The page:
Wells Fargo, the fifth-largest U.S. bank, reported surprisingly strong quarterly results and raised its dividend, easing investor fears about mortgage losses and causing its shares to soar on Wednesday.
Profit fell 23 percent as the bank, which is also the nation's second-largest mortgage lender, more than quadrupled the amount it set aside for credit losses because more customers failed to make loan payments.
Results nevertheless benefited from an expanded lending margin and higher mortgage, insurance and credit card fees.
In afternoon trading, Wells Fargo shares were up $4.93, or 24 percent, to $25.44. The 24-member KBW Bank Index rose 9 percent, after having fallen 45.3 percent this year.
"Stronger banks will benefit handsomely from the credit crisis, and investors view Wells Fargo as a high-quality institution that can take advantage of stress in the market," said Chris Hagedorn, who helps invest $21.4 billion at Fifth Third Asset Management in Cincinnati.
Net income for San Francisco-based Wells Fargo fell to $1.75 billion, or 53 cents per share, from $2.28 billion, or 67 cents, a year earlier, the third-straight quarterly decline.
Revenue rose 16 percent to a record $11.5 billion, while expenses increased just 2 percent.
Analysts, on average, expected profit of 49 cents per share on revenue of $10.7 billion, Reuters Estimates said. The bank raised its quarterly dividend 10 percent to 34 cents per share. Many rivals are cutting their payouts to preserve capital.
Weathered the Crisis
Wells Fargo weathered the credit crisis better than many other banks by limiting its exposure to subprime mortgages and other risky home loans. It remains profitable even as rivals such as Citigroup , Wachovia and Washington Mutual pile up credit losses and face capital shortages.
"We're still affected by the weak economy, but we believe we're one of the best positioned in financial services to grow through this adversity," Chief Executive John Stumpf said in a statement. "We are open for business and getting lots of it."
Wells Fargo is the first of the five largest U.S. banks to report results. JPMorgan Chase is slated to report on Thursday, Citigroup on Friday, Bank of America on Monday and Wachovia on Tuesday.
Billionaire Warren Buffett's Berkshire Hathaway is Wells Fargo's largest investor, owning 8.8 percent of its stock as of March 31, Thomson ShareWatch said.
Wells Fargo set aside $3.01 billion, up from $720 million a year earlier, and net charge-offs more than doubled to $1.51 billion. Nonperforming assets nearly doubled to $5.23 billion.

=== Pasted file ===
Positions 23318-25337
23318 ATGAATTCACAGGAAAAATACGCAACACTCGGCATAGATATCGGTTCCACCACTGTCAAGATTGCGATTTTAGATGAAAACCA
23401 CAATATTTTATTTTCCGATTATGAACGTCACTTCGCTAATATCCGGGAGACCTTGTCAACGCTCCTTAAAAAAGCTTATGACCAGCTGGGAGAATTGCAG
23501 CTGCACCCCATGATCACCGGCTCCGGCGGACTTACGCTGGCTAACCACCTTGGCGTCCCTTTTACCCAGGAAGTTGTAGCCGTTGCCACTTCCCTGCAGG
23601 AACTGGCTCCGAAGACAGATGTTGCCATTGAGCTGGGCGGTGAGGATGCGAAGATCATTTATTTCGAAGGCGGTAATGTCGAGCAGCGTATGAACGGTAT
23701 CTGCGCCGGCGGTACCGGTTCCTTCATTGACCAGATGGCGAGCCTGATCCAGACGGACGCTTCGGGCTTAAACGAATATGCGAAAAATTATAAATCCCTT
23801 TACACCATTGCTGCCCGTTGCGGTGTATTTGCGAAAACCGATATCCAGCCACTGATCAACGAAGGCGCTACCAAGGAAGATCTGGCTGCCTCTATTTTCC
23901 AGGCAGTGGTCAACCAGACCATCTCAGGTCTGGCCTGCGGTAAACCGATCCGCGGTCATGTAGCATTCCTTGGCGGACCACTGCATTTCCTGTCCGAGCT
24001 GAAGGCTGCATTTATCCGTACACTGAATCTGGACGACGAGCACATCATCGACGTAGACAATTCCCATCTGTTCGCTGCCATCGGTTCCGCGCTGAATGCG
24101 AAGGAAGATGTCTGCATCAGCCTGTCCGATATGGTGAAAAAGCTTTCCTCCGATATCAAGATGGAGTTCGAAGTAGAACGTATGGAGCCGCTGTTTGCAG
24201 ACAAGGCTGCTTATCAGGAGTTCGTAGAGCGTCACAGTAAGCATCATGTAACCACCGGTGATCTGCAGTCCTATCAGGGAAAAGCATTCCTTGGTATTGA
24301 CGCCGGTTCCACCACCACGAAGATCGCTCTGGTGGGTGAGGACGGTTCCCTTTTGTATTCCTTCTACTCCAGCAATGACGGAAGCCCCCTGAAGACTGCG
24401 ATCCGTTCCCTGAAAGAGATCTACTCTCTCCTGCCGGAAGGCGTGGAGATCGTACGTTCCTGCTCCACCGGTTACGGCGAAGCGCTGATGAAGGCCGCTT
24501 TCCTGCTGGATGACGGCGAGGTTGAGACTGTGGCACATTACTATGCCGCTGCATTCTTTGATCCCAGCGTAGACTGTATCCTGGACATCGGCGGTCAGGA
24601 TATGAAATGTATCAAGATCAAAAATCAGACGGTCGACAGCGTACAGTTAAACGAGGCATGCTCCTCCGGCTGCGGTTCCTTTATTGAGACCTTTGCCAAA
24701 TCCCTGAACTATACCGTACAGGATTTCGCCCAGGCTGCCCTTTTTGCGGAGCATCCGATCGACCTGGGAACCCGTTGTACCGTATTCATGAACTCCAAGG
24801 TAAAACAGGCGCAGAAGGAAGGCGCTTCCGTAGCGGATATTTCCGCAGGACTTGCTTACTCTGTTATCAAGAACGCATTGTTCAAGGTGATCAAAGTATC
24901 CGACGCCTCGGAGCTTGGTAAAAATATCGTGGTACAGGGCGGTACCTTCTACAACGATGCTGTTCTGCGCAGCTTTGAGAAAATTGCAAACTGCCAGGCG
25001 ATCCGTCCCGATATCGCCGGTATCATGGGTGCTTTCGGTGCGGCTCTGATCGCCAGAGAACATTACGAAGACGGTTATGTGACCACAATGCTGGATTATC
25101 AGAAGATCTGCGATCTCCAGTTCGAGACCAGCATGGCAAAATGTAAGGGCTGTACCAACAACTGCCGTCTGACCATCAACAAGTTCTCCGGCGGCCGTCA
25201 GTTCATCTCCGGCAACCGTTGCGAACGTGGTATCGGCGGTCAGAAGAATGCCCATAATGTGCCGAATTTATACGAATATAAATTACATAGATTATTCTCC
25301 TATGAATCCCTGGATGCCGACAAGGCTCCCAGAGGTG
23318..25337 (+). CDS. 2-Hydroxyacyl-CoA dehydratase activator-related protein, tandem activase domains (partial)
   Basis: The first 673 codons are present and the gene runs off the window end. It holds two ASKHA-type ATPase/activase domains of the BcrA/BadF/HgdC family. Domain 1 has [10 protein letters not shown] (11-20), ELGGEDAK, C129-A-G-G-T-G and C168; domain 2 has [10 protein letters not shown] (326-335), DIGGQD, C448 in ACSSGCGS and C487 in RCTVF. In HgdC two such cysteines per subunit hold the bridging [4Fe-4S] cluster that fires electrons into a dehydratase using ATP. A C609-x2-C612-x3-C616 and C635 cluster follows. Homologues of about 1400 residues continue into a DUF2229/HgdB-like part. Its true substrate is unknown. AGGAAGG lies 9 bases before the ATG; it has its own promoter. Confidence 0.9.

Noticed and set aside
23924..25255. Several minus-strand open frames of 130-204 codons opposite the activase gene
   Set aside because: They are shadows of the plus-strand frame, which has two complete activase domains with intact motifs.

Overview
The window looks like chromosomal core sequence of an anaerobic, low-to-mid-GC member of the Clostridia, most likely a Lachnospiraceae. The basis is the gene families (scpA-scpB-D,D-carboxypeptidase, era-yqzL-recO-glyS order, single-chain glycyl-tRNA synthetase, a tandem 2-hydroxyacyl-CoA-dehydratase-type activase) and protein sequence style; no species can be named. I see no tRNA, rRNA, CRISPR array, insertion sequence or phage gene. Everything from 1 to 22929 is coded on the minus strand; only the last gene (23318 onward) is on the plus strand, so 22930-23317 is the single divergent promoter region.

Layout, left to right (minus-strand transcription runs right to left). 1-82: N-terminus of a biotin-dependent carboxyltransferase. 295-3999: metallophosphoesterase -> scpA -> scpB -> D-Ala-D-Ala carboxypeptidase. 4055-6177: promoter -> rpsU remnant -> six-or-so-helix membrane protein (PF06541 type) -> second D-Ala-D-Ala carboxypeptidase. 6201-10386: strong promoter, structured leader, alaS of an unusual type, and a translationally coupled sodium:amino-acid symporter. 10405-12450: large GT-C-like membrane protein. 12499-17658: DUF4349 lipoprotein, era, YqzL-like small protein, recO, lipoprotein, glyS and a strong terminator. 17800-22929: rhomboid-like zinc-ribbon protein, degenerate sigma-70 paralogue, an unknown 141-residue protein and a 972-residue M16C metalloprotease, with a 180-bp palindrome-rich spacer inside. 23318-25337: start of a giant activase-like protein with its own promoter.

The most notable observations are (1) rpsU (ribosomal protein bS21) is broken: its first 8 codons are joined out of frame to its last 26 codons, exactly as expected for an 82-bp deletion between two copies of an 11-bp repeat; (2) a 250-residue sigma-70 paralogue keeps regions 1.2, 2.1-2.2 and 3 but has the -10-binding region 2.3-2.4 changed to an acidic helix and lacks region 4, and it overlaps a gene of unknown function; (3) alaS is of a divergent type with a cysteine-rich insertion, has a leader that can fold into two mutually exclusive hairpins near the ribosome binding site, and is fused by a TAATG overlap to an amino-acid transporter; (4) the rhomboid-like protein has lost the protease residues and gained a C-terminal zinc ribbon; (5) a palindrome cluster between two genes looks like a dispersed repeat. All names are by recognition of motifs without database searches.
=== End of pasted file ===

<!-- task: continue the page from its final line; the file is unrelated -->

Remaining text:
The bank said its new policy of writing off home equity loans where payments were more than 180 days late, rather than 120, resulted in the deferring of $265 million of charge-offs.
Fee income from mortgage banking rose 74 percent to $1.2 billion, despite a 21 percent decline in loan originations. Insurance fees jumped 27 percent to $550 million, while credit card fees rose 14 percent to $588 million.
"Opportunities to Grow"
"The credit crisis is giving us plenty of opportunities to grow," Chief Financial Officer Howard Atkins said in an interview. He said the bank is probably adding market share in middle-market commercial banking, retail mortgages, and mutual funds and asset management.
Net interest margin, the difference between what the bank earns on loans and pays on deposits, rose to 4.92 percent from the first quarter's 4.69 percent, and from 4.89 percent in last year's second quarter.
Profit fell 18 percent to $1.23 billion from retail banking, and 10 percent to $557 million in wholesale business banking. Wells Fargo Financial, which lends to less credit-worthy people, generated a $38 million loss.
The bank said it sells an average 5.6 products to each retail customer and a record 6.3 to each business customer, a result of its key strategy of "cross-selling" multiple products for each customer.
Wells Fargo's Tier-1 capital ratio, which measures its ability to cover losses, rose to 8.24 percent from 7.92 percent at the end of March. Regulators consider 6 percent sufficient.
The bank said it has about 3,318 branches in 23 U.S. states, and $609.1 billion in assets.